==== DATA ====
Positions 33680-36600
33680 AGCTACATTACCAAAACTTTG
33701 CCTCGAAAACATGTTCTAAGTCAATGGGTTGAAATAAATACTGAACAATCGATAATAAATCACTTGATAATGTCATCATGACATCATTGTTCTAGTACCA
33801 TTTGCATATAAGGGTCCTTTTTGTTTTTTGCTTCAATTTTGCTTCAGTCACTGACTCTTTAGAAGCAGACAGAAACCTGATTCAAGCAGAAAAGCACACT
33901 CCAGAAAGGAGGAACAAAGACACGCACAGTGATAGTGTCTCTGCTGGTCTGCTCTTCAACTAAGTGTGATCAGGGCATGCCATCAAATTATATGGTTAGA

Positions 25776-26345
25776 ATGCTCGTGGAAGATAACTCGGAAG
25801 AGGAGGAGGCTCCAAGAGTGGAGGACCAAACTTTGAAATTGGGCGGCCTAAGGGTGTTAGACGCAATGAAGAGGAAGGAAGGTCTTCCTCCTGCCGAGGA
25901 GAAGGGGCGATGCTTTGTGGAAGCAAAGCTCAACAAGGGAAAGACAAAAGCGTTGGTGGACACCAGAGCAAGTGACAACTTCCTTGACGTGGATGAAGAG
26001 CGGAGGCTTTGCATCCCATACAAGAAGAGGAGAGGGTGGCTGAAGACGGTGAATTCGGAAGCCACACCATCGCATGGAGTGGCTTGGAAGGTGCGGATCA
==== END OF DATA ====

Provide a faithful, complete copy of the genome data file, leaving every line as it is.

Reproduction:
Positions 33680-36600
33680 AGCTACATTACCAAAACTTTG
33701 CCTCGAAAACATGTTCTAAGTCAATGGGTTGAAATAAATACTGAACAATCGATAATAAATCACTTGATAATGTCATCATGACATCATTGTTCTAGTACCA
33801 TTTGCATATAAGGGTCCTTTTTGTTTTTTGCTTCAATTTTGCTTCAGTCACTGACTCTTTAGAAGCAGACAGAAACCTGATTCAAGCAGAAAAGCACACT
33901 CCAGAAAGGAGGAACAAAGACACGCACAGTGATAGTGTCTCTGCTGGTCTGCTCTTCAACTAAGTGTGATCAGGGCATGCCATCAAATTATATGGTTAGA

Positions 25776-26345
25776 ATGCTCGTGGAAGATAACTCGGAAG
25801 AGGAGGAGGCTCCAAGAGTGGAGGACCAAACTTTGAAATTGGGCGGCCTAAGGGTGTTAGACGCAATGAAGAGGAAGGAAGGTCTTCCTCCTGCCGAGGA
25901 GAAGGGGCGATGCTTTGTGGAAGCAAAGCTCAACAAGGGAAAGACAAAAGCGTTGGTGGACACCAGAGCAAGTGACAACTTCCTTGACGTGGATGAAGAG
26001 CGGAGGCTTTGCATCCCATACAAGAAGAGGAGAGGGTGGCTGAAGACGGTGAATTCGGAAGCCACACCATCGCATGGAGTGGCTTGGAAGGTGCGGATCA